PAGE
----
"I'm extremely gratified," he said. "I'm very happy."
Diaz faced four challengers in the non-partisan election originally scheduled for Nov. 1. With all 131 precincts reporting, Diaz had 17,031 votes, or 65.25 percent. Enrique Santos, his closest challenger, had 6,828 votes, or 26.16 percent.
Diaz noted that he won support across the entire city. "That's something I'm very proud of," he said. "This is a city that is about to become one of the premier cities in this country."
Turnout, however, was light. Officials said about 18 percent of eligible voters went to the polls.
Diaz, a registered independent, had been widely expected to win re-election based on Miami's improvement in several key areas, including a lower jobless rate, a reduction in crime, more efficient city management and renewed economic activity.
"We've created a tremendous amount of excitement," Diaz said in a recent interview. "Miami is becoming a major destination, a major capital, particularly as it relates to Latin America."
Some voters said Wilma made it hard for them to choose whom to vote for.
"I normally am very active in political elections, but I was 12 days without electricity because of Hurricane Wilma and still without Internet access, so it was very hard for me to do my research on each candidate," said Mona Harris, a 33-year-old fashion designer who voted for Diaz opponent Charles Cutler.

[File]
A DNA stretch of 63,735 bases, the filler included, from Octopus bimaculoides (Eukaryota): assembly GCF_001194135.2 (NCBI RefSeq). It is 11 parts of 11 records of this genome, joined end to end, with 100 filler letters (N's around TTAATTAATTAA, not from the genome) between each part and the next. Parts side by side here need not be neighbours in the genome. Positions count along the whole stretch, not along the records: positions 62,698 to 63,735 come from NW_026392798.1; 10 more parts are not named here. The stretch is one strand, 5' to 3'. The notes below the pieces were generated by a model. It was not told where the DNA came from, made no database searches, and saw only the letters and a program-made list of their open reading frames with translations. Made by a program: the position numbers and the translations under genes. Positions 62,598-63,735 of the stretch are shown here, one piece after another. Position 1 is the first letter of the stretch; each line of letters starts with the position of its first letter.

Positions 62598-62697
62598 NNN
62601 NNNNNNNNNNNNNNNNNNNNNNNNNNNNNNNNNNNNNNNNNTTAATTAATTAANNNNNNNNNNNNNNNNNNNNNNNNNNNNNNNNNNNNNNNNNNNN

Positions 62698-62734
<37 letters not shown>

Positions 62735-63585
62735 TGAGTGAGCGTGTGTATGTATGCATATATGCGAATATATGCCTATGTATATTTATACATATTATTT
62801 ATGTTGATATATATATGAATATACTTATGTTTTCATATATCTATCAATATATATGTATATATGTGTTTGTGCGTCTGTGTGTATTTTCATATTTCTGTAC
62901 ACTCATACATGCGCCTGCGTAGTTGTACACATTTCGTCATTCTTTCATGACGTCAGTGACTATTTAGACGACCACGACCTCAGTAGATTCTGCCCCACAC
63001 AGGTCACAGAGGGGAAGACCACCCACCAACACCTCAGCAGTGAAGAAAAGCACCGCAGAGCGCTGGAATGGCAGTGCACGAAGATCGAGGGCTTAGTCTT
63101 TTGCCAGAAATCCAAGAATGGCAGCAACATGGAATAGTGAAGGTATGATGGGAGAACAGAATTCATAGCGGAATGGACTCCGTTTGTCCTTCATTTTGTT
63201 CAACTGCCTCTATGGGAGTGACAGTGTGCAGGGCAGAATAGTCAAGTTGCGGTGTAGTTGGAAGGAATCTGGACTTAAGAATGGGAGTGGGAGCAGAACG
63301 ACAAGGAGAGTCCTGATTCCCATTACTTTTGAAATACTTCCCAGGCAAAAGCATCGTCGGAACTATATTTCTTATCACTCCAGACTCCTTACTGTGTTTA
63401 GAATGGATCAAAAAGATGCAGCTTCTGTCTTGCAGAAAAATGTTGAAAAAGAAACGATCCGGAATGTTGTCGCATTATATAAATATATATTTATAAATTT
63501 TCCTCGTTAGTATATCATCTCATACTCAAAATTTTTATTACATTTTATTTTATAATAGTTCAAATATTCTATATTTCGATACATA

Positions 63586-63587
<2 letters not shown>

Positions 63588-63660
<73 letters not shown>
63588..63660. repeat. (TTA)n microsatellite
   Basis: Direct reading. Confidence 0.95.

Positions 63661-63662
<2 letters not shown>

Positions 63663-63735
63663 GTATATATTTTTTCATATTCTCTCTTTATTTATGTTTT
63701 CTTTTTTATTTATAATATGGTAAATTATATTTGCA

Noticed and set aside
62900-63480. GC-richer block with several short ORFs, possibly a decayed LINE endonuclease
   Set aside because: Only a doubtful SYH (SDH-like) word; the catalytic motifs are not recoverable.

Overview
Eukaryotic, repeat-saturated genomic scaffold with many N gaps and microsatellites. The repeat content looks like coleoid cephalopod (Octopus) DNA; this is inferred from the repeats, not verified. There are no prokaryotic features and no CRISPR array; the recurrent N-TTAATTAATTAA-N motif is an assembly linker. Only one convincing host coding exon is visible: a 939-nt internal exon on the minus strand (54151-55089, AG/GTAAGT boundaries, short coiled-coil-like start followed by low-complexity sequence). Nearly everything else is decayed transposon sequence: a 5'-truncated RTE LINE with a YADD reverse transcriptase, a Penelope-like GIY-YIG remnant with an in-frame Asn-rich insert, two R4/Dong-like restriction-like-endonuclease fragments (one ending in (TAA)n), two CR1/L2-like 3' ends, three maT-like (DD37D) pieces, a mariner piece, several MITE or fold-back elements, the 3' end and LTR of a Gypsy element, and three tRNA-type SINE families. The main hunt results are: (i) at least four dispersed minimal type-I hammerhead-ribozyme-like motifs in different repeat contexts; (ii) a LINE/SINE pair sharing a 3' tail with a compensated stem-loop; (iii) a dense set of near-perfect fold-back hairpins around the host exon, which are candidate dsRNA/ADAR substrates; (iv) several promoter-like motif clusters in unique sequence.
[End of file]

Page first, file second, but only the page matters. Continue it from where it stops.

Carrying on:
Marina Cedeno, a 71-year-old painter who voted for Diaz, said he has had a positive effect on Miami.
"He works for everybody. The city is secured. He is making jobs for people. It's very good. He is necessary for Miami," Cedeno said.
The best known of Diaz's challengers was Santos, a local radio personality who once crank-called Cuban President Fidel Castro on his show. Santos based his campaign on concerns that not everyone was sharing in Miami's boom and that there was far too little affordable housing for working people.
Also on the ballot were Cutler, who has unsuccessfully run for city and county commission posts in the past; Omari Musa, a self-described socialist who supports Castro; and Evaristo "Ever" Marina, editor of a Spanish-language newspaper who has run for various offices about a dozen times.